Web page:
From the Wood Hole Oceanographic Institute:
An ongoing collaborative effort by Woods Hole Oceanographic Institution (WHOI), University of Massachusetts Dartmouth (UMassD), and Providence Public Library (PPL), has received a grant from Rhode Island-based FM Global, an insurance company that has focused on research and science-based ways to mitigate property risk for years.
Over the next three years, FM Global is providing $450k total to PPL, of which WHOI will receive $175k total from PPL as a subaward for its climate research component of the project. UMassD will receive $75K total for coordination and oversight of the archival research component.
The project is investigating the role of historical weather data in current climate change research, and the increasingly urgent issues surrounding it. Investigators will do so through the review and extraction of weather observations from thousands of centuries-old records.
First developed in 2019 by Dr. Caroline Ummenhofer, WHOI oceanographer and climate scientist, and Dr. Timothy Walker, a maritime historian at UMassD, the project focuses on extracting weather data from whaling ship logbooks dating as far back as the late 1700s. This data will then be analyzed in order to make it comparable to modern weather readings, which will help address contemporary questions of climate change.
“This funding will greatly aid us in transferring qualitative descriptions to quantitative weather data for scientists to use in their studies, for example to detect shifting wind and pressure patterns with climate change,” said Ummenhofer.
“We want to gain a better understanding of how past climate and weather changes can be connected to present day changes,” added Walker. “We have more than 5,000 logbooks that will provide valuable information.”
“We have long known that the historical information contained in PPL’s Nicholson Whaling Collection is extremely valuable and we are excited for this partnership and that the Library’s vast collection of nearly 800 digitized whaling logbooks will be mined for this important research,” said Jordan Goffin, Head Curator of Collections at PPL.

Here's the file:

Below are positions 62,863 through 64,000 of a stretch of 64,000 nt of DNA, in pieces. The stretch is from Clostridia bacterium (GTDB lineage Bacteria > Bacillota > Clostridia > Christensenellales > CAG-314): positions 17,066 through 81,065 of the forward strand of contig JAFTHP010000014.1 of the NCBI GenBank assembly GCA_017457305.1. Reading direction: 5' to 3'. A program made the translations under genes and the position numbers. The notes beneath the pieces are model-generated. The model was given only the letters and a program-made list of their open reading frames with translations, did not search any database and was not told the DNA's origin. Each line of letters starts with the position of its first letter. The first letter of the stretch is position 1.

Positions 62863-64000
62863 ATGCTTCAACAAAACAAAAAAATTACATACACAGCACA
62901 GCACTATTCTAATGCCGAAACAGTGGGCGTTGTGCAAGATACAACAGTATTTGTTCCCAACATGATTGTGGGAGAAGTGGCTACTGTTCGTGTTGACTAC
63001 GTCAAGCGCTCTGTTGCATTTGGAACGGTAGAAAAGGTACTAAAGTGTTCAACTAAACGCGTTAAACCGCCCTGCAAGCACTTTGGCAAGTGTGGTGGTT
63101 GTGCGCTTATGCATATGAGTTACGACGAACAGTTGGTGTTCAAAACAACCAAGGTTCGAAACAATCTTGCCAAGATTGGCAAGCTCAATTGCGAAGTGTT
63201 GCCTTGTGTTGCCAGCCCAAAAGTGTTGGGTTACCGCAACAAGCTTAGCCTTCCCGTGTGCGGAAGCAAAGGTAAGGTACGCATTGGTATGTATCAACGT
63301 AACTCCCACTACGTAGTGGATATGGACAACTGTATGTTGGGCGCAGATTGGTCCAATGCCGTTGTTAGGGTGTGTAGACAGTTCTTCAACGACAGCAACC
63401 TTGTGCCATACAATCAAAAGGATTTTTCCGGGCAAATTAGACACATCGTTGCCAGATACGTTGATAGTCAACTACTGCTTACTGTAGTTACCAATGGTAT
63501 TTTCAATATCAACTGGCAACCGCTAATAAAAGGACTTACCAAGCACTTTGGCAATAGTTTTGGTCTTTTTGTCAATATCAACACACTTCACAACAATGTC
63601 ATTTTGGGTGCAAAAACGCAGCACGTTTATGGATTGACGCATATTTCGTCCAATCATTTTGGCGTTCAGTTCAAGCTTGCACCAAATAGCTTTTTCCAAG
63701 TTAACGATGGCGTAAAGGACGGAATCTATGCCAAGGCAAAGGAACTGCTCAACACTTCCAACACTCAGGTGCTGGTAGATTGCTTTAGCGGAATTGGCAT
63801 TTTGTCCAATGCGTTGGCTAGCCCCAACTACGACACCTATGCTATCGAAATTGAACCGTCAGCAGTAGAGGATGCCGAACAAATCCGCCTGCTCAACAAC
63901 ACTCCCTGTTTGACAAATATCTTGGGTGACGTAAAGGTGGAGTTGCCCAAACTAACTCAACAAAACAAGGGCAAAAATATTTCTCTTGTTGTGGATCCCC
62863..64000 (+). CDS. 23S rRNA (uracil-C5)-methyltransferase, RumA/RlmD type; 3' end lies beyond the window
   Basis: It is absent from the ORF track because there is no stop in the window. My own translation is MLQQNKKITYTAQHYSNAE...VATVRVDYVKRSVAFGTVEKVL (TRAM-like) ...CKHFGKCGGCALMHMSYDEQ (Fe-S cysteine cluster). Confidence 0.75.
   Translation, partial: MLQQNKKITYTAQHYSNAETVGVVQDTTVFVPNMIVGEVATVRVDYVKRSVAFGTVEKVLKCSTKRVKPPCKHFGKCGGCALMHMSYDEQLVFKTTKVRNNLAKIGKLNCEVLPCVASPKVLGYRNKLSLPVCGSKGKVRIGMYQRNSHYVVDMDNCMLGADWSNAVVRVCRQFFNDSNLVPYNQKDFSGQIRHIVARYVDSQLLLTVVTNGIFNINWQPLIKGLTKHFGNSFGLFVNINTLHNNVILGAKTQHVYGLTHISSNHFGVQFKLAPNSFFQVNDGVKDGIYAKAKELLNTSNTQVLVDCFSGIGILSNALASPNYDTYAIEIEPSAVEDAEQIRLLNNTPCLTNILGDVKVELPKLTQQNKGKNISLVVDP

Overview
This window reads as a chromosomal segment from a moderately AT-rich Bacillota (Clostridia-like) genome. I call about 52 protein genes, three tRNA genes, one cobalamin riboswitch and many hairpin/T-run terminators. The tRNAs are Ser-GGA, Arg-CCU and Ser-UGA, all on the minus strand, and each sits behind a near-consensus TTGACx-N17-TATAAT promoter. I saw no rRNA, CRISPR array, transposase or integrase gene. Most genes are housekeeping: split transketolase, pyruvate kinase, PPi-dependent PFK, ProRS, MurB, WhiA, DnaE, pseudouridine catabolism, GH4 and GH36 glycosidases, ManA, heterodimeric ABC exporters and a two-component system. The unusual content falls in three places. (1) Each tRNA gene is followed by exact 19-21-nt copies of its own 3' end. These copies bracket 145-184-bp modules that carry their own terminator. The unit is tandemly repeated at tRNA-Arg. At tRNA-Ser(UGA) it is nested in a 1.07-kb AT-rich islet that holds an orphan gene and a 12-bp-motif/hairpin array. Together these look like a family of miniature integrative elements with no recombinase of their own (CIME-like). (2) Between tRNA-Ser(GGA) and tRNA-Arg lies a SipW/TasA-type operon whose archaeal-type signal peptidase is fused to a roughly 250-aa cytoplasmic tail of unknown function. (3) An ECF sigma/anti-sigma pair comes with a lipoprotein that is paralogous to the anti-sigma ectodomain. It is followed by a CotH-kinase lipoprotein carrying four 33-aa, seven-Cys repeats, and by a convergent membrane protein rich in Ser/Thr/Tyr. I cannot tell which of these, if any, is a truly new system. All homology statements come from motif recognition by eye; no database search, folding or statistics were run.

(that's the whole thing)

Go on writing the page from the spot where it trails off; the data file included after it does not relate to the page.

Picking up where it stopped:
“During the decades over which this collection was built, cataloged, and digitized no one involved expected it would be used for critical research like this. The current project is a testament to the enduring and evolving power of historical artifacts.”
The goal of the project is to help scientists understand weather patterns over past centuries, which is useful for modern ocean navigation, commerce, supply chain planning, coastal management, and national defense. Putting extreme events, like severe storms, into a long-term context is one of the main goals of this project, to better help vulnerable communities plan for extreme weather disasters in the future.
Ummenhofer and Walker have successfully completed the project’s foundational first phase: refining data collection processes, creating an online data collection tool, and kicking off the first year of the data mining portion, with support from the National Science Foundation.